Why? Partly because public schools in posh suburbs still have lots of smart kids, but mainly because – particularly in Sydney and, to a lesser extent, Melbourne – state authorities have responded to the demand for greater "choice" by creating more selective schools.

But this means greater stratification on the basis of socio-economic status even within the government system, coming at the expense of disadvantaged government schools.

Choice, however, isn't available to all parents. To have a choice you need either brains or money (which usually comes with brains attached).

The vogue for choice has also allowed greater stratification of students on the basis of religion. These days, Jewish kids go to Jewish schools, Muslim kids go to Muslim schools and Baptist and Pentecostal kids go to "Christian" schools.

Trouble is, high socio-educational advantage schools aren't always located in high-status suburbs. So these days, a lot more traffic congestion is caused by a lot more students and parents travelling longer distances to and from school.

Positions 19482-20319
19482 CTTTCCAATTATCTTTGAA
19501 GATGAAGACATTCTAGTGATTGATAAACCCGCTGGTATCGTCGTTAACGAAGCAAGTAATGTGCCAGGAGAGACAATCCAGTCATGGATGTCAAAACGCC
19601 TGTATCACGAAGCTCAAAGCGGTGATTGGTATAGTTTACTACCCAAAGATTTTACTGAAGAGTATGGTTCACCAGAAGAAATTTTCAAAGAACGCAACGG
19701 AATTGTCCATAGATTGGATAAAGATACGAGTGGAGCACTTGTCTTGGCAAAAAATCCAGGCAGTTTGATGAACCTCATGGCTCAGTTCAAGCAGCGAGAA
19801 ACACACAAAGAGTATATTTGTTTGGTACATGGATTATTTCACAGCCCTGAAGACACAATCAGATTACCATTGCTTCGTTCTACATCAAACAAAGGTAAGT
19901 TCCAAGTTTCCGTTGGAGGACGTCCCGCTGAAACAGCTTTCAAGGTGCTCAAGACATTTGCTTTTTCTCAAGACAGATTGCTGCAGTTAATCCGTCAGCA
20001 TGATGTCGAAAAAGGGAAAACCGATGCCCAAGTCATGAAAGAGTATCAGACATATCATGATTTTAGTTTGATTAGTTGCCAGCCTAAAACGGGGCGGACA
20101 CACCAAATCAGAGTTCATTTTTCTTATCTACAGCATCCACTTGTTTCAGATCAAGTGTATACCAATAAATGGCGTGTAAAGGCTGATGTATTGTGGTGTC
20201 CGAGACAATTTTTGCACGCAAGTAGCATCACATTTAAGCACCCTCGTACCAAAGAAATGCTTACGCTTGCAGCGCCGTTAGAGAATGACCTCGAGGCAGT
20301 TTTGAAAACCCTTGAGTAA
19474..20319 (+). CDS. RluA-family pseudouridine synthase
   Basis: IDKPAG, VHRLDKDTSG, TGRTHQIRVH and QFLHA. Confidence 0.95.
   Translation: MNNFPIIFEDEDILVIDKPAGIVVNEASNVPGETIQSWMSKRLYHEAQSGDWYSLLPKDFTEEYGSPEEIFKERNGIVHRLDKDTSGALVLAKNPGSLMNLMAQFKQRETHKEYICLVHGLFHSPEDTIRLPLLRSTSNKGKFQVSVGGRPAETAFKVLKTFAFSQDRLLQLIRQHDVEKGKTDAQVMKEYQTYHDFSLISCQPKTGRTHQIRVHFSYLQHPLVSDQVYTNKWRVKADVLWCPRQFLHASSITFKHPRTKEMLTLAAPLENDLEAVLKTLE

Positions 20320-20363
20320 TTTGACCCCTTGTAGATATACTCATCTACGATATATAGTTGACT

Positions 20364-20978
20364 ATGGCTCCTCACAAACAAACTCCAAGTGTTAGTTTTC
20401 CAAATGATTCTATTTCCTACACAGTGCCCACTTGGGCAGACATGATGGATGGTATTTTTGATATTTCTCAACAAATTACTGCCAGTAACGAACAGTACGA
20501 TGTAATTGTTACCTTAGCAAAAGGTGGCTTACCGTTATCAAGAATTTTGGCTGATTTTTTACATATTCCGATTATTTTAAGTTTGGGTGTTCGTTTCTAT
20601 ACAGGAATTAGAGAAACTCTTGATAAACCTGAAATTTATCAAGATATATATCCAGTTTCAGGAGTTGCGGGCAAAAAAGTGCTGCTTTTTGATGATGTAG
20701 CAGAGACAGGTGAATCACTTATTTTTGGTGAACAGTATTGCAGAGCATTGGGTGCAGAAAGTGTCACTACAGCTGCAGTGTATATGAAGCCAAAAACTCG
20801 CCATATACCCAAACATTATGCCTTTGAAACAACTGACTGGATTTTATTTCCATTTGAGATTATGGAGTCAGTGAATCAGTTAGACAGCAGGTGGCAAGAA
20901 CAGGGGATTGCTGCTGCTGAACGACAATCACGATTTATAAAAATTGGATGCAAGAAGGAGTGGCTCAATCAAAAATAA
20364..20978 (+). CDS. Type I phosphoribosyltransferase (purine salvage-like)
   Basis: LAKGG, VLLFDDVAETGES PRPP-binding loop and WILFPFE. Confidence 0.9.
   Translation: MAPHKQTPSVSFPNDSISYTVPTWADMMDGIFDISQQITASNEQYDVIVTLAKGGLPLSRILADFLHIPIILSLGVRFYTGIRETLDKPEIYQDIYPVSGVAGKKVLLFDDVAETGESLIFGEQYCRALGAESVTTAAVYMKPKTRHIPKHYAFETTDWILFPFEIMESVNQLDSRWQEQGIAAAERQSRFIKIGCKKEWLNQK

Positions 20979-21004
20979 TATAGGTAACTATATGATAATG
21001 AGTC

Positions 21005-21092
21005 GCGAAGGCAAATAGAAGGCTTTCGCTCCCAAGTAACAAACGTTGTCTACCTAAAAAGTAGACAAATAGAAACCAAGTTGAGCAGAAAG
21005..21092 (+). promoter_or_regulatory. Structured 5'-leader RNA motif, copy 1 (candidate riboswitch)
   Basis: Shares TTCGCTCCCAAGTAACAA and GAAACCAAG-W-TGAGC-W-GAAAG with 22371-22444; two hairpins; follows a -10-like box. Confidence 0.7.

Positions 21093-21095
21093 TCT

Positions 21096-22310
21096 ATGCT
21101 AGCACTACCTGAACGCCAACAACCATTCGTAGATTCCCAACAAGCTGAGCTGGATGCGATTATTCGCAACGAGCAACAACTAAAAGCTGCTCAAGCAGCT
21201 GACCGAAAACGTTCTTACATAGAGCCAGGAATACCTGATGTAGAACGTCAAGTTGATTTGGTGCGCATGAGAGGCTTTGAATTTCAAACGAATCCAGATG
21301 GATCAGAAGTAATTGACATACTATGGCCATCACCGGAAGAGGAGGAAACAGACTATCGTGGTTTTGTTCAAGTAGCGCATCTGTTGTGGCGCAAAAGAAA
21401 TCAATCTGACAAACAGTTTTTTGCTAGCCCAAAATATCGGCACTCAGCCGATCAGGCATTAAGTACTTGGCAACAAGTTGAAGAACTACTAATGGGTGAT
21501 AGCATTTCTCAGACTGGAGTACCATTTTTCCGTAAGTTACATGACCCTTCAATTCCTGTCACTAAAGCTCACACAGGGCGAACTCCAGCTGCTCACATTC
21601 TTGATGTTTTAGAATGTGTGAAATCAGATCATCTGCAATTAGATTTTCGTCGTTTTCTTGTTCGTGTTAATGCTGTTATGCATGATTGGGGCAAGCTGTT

Leading to the decline of the local school. Less than a third of schools now have an enrolment that resembles the people in their local area.

Sounds a great way to reduce the nation's social cohesion.

What did the rich kid say to the poor kid? Nothing. They never met.

Friday, October 19, 2007


Public Lecture in Economic and Social Policy, University of Wollongong, Friday, October 19, 2007

I could today say something terribly polite and complimentary about economics, but instead I want to keep you awake by saying something a little thought provoking and challenging to the economic orthodoxy, influenced by some of the reading Ive been doing lately, particularly a most interesting book by Avner Offer, a professor of economic history at Oxford, called The Challenge of Affluence.